Thursday, February 9, 2012

The Cost of Gardening (January)

I have always loved going over to Get Rich Slowly every year to see how their garden is doing, how much they’ve spent on the garden and how muchthey’ve harvested.  I have decided that seeing as one of our goals this year is to grow enough of our favorite veggies to last us throughout the fall, winter and spring, I should probably know how much we are spending on the garden as well as how much we harvest to determine whether or not it is “worth it.”  We will not be computing how much time we put into the garden.  To me, putting in time is a given, and I’m willing to do whatever it takes to make this year’s garden a success! 

A couple of weeks ago, Todd and I started purchasing items for the garden.  The first purchase is not something we are going to count in the numbers for the cost of owning a garden.  We will use this in many other ways around the yard and house. It is the Dump Cart.

I had been promising Todd a new wheelbarrow for 2 years now.  Ours is old, rickety, and when you try to move anything of weight, the handlebars buckle and the whole load goes everywhere.  I have been promising him a new wheelbarrow with two wheels up front because he has carpal tunnel, and the standard wheelbarrow is hard on his hands.

The Dump Cart is so much better! It has a weight capacity of 1200 lbs, and it is so easy to use, even I can pull gravel, dirt or mulch around the yard with ease!  I cant wait to get it out there to weed the beds in the spring!!  The price: $129.00+ tax at Lowe’s.  Again, we are not counting this, but it may come in handy when we are spreading chicken droppings or even manure in the fall.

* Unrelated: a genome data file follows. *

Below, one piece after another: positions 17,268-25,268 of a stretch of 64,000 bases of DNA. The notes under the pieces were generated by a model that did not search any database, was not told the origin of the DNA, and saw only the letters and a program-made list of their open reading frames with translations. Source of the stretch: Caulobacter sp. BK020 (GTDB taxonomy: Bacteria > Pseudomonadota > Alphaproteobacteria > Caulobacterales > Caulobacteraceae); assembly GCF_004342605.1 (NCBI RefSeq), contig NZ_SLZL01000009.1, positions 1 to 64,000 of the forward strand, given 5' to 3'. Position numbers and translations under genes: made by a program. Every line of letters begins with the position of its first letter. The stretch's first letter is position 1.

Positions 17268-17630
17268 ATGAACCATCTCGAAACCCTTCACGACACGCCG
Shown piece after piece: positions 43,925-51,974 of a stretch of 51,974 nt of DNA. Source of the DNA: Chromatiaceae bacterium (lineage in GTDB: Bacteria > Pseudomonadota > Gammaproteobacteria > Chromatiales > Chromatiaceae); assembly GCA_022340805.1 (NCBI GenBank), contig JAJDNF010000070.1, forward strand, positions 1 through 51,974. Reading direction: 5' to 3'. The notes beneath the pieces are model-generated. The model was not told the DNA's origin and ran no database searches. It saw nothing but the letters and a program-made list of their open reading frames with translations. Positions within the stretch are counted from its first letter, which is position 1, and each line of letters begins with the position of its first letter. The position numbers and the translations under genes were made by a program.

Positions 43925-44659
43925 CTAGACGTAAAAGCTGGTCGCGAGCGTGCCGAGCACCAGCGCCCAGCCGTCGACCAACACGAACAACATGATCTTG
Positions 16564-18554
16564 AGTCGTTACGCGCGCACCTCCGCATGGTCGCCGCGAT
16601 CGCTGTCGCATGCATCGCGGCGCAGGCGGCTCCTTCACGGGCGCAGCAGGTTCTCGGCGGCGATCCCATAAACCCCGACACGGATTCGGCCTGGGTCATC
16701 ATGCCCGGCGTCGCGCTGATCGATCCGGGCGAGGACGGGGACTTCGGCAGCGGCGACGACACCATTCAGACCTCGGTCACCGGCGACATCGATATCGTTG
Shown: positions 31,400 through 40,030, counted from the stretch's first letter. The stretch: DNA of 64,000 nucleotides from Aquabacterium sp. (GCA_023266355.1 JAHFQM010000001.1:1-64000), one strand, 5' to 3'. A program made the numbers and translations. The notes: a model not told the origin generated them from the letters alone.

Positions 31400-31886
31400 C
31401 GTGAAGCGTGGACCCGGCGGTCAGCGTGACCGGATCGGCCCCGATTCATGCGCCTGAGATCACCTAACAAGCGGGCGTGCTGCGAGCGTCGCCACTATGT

Todd found these two tools for the garden.  They were $2.99 each, but I had a 15% off coupon on our whole purchase, making each of these $2.54/each.  Apparently, the ones I bought (really inexpensively) last year were children’s tools!  No wonder they bent when I tried to dig in the soil!

Tools: $5.08

I purchased two packets of seeds with a friend from Gurney’s.   They are expensive, but I have found the seeds to be very high quality.  From Gurney’s, I got a packet of spinach seeds as well as yard long green beans!  I have been enjoying the book entitled Vertical Gardening by Derek Fell from the library.  The book provides you varieties of vegetables that grow easily upward instead of in rows in the garden.  The book recommends the yard long green beans so I wanted to try them out.

Seeds from Gurney’s:  6.98

Todd and I also went to WalMart and picked up a lot of seeds!  We got:

  •  Spaghetti Squash - 1
  • Pie Pumpkin - 1
  • Hot Peppers - 2
  • Onions - 3
  • Snow Peas - 4
  • Cucumbers - 3
  • Brussel Sprouts - 1
  • Spinach - 1
  • Herbs - 1 of each (Cilantro, Rosemary, Oregano & Dill)

Seeds from WalMart: $23.23

Total Spent on the Garden (January): $35.29

 Because we are going to rent a tiller to make a new spot for the garden this year with better sunlight and soil, the garden is not going to be “cheap.”  We will most likely put up a fence to keep the deer (and crazy puppy) out. Not to mention making trellis’ and vertical skyscraper poles to grow the vegetables vertically.  And last, but not least, I like to purchase my tomato plants as seedlings in May.  I will most likely be getting a flat or two in the upcoming months.

I have to keep in mind that some of the expense is because we are pretty much starting “fresh” (pun intended) this year.  In upcoming years, there will be less of the startup costs to have a beautiful garden. 

I am getting really excited to get my hands dirty.  Are you?

This post is linked up with Homestead Revival's Barn Hop!


  1. I bought my "dump cart" on your FB reccomendation and I love it! We use ours for lots of things too. My mom even likes to use it for carrying the clothes basket in from the clothes line, lol. We can hook it up to our little tractor too and pick up branches, moss and other yard waste. I have a small container garden this year. I tried to do too much last year and got discouraged with the horrible turnout, so this year I am starting over. But I have a good compost system and left over good soil so that helps.